MPs slam Northern Ireland bank IT systems as 'not fit for purpose'

MPs slam Northern Ireland bank IT systems as 'not fit for purpose'

Northern Ireland's banks have been urged by MPs to plough their profits into updating "antiquated" IT systems.

In a report into the province's banking sector, the Northern Ireland Affairs Committee cites the 2012 and 2013 meltdowns at Ulster Bank as evidence that "banks' IT systems are not fit for purpose".

In 2012 a major tech problem knocked out payment processing systems at Ulster Bank and parent RBS. Millions of customers were locked out of their accounts, many for several weeks. In late 2013 another issue saw Ulster Bank customers unable to access online systems or use their cards for payments.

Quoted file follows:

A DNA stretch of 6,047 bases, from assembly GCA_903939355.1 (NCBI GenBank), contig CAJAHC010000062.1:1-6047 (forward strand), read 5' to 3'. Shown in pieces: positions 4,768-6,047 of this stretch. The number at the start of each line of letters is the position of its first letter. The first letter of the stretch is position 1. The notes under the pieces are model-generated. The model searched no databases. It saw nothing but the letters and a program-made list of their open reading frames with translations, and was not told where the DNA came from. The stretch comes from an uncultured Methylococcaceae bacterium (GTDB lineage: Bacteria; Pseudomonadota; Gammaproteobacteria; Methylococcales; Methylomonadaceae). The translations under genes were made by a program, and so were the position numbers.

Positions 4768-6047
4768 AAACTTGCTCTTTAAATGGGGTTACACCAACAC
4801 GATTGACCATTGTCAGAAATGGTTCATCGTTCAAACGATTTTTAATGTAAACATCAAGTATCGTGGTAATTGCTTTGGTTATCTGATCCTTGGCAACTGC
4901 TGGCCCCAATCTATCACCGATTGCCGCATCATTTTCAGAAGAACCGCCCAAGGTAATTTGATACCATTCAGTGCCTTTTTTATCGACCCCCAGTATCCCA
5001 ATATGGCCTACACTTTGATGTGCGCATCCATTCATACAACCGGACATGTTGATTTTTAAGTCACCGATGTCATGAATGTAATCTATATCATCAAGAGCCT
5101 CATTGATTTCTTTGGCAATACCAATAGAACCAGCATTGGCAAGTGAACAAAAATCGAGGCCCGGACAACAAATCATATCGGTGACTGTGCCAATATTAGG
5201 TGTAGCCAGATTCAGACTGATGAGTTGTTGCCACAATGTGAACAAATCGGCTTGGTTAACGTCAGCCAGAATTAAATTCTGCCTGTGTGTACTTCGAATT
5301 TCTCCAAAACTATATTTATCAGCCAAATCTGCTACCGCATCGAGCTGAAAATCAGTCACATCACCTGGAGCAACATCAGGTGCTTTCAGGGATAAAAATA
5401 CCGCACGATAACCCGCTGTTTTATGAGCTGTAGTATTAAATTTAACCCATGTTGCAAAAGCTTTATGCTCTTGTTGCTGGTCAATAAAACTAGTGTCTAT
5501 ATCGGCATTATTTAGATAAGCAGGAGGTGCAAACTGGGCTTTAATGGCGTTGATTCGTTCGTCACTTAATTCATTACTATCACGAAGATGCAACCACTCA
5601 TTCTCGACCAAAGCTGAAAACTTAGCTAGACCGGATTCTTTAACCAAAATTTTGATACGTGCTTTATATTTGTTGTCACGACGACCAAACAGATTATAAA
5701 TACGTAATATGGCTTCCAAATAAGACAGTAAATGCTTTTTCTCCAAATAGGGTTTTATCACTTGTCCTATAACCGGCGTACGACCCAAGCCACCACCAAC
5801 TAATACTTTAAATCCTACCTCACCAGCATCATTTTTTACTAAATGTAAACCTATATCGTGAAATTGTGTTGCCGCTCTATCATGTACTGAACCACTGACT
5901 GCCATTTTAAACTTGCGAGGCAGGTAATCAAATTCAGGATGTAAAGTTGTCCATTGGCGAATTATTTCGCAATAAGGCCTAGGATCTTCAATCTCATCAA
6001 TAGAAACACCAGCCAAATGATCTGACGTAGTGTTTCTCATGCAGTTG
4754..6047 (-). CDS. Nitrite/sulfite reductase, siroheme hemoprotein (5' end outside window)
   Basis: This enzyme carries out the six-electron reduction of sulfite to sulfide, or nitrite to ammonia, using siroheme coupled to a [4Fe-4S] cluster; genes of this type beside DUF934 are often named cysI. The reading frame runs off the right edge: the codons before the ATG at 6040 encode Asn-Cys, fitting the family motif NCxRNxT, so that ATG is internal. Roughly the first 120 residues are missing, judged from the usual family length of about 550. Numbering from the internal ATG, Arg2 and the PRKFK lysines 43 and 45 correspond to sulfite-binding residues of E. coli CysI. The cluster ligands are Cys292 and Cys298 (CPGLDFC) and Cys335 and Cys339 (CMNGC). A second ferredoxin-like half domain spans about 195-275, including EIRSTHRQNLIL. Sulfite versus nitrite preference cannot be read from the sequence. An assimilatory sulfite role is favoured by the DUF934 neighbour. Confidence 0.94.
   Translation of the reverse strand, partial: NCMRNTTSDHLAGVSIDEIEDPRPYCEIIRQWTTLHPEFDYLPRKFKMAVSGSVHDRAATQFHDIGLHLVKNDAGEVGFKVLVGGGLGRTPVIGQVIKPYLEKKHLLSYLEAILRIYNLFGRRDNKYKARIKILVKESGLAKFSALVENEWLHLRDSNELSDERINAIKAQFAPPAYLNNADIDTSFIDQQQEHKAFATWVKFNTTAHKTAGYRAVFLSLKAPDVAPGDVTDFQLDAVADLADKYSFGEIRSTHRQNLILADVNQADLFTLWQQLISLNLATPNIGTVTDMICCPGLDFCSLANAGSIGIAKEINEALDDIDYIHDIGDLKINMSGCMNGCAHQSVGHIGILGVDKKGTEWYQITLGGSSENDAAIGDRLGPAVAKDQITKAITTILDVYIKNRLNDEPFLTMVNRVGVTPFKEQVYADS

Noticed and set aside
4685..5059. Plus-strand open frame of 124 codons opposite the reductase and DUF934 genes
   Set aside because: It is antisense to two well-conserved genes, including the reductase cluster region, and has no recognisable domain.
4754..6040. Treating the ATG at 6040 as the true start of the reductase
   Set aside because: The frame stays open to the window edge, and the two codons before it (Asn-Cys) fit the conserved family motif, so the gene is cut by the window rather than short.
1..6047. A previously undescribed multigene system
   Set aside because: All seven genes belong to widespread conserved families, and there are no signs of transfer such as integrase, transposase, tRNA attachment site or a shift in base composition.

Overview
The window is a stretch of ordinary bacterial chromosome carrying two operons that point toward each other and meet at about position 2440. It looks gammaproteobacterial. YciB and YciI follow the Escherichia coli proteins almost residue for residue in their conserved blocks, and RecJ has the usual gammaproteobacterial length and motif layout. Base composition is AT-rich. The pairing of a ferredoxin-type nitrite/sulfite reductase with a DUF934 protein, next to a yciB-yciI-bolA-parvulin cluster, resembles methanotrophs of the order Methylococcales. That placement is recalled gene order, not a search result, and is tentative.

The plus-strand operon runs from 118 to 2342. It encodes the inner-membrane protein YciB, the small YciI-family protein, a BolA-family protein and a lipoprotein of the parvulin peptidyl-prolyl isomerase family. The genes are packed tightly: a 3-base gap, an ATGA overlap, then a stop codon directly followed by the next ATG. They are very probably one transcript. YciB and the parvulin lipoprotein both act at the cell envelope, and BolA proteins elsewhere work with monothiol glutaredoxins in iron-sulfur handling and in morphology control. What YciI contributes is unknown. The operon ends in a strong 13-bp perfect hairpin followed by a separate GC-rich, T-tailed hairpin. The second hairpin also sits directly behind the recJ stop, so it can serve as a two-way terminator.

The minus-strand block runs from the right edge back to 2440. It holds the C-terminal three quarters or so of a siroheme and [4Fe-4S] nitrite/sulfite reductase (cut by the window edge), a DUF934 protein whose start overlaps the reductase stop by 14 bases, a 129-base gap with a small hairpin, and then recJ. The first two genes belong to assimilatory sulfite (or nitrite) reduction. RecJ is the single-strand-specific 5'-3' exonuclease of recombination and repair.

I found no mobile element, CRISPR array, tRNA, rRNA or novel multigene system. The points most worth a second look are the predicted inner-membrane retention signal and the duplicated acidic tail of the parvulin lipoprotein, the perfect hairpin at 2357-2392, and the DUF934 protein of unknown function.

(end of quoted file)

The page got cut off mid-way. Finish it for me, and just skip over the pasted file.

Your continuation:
This was a "totally unacceptable situation", says the report, which argues that now that Northern Ireland's banks have returned to profit, more money should be pumped into updating IT systems.

The MPs also called for the publication of a Financial Conduct Authority report into the 2012 glitch: "The public were badly let down by Ulster Bank, and we believe, therefore, that either Ulster Bank, or the FCA, should publish its report into the Bank's "IT glitch" without any further delay."

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